Instant Teen: Just Add Nuts

Review covers all of the volumes released so far

When you were younger, did you ever wish that you could grow up more quickly? Well, not me. What’s wrong with being young? But growing up quickly is the concept of the Instant Teen Manga.

A young girl called Natsumi has a crush on a hair stylist who is at least twice her age, but is heartbroken when he doesn’t pay her any attention.

Immediately after being rejected, she finds a magic bean lab-produced nut that transforms her into a beautiful woman, with the ability to hit on the man that she secretly had a crush on.

If that sounds a little bit silly, then let me assure you that Instant Teen is deliberately trying to be very silly. I mean, Tokyopop have even gone so far as to design the cover to look like a serial packet.

I really couldn’t take this Manga seriously whatsoever.

Okay, so a scientist accidental loses something that gives some sort of special power. And just by chance a child picks it up and uses it. Said scientist then pops in to help whenever the plot demands it, but otherwise stays out the way.

Why should I believe someone would develop a drug that’s aimed at turning young children into teenagers for a few hours? There would probably be a market for it, but how much money do little children have exactly?

Were it the other way around then maybe I’d understand; I’m sure lots of people would pay good money to relive their childhood. A series where a character got the ability to relive their youth, now that would be more interesting. Oh, but I guess that’s been done quite a lot. Maybe it’s better to be unbelievable but different, than believable but samey.

If you’re after something that’s silly and don’t mind if it’s a little lacking in sustenance then you might enjoy Instant Teen. But there’s a not-so-fine line between "trying to be silly" and "putting almost zero thought into explaining the setup".

Rarely in a Comic does a character pick up an ability without there being a good reason behind it, and the stories are always the more interesting for that. But the whole "nut" thing here feels like a quickly thought-out excuse to enable the author’s idea.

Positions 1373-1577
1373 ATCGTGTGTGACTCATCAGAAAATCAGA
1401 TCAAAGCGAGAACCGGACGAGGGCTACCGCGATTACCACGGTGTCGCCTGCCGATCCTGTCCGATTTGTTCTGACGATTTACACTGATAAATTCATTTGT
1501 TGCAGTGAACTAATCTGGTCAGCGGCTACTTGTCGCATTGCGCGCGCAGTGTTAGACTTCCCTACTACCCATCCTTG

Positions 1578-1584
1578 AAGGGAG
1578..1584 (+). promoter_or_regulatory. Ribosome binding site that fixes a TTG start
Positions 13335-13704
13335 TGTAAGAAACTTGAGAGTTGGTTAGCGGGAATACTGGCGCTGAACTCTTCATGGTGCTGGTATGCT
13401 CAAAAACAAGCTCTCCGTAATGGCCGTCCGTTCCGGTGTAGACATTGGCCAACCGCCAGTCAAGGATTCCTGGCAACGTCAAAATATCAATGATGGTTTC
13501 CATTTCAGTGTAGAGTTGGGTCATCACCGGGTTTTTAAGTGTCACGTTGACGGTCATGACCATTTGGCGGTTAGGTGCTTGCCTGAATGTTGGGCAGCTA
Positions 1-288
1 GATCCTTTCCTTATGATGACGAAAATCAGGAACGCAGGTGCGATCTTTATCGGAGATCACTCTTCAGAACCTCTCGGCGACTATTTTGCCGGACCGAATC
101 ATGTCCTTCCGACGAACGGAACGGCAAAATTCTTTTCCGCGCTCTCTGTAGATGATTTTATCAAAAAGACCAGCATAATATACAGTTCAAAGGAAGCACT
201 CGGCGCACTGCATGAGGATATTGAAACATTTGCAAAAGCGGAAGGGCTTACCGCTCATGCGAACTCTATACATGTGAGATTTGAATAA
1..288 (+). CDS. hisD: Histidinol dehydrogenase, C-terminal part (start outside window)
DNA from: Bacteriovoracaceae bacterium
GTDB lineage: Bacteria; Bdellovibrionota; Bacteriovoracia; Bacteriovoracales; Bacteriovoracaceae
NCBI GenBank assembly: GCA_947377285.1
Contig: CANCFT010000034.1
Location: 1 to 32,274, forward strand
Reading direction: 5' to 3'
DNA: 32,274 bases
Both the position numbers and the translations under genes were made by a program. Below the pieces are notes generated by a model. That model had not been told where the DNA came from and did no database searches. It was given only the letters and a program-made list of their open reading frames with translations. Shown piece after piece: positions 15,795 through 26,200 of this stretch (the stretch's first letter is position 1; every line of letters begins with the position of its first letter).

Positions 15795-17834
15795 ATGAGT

Not that it was a bad idea; there were some good aspects to Instant Teen. It looks like the author was trying to avoid an Episodic format for the comic which these types of stories so often fall into. Natsumi and her friend Asuma have an interesting and believable relationship, or at least believable given the circumstances anyway, which evolves as the story goes on and was the main thing which kept me reading.

Towards the end of the book there’s a weird "bump" in the plot, where things almost wrap up but are then suddenly sparked off again, and Natsumi and Asuma’s relationship suddenly completely changes. I can’t help but shake the suspicion that most of the first book was actually a pilot for the Manga, which was stitched straight on to the rest of the series as work resumed.

But not that it was for anything, as Tokyopop seem to have stopped translating this after the first book. So, one volume is all we’re getting. Which seems a little unfair on the series, as despite my criticisms I could see the writing slowly getting better; if it had continued it might have grabbed a better score off of me.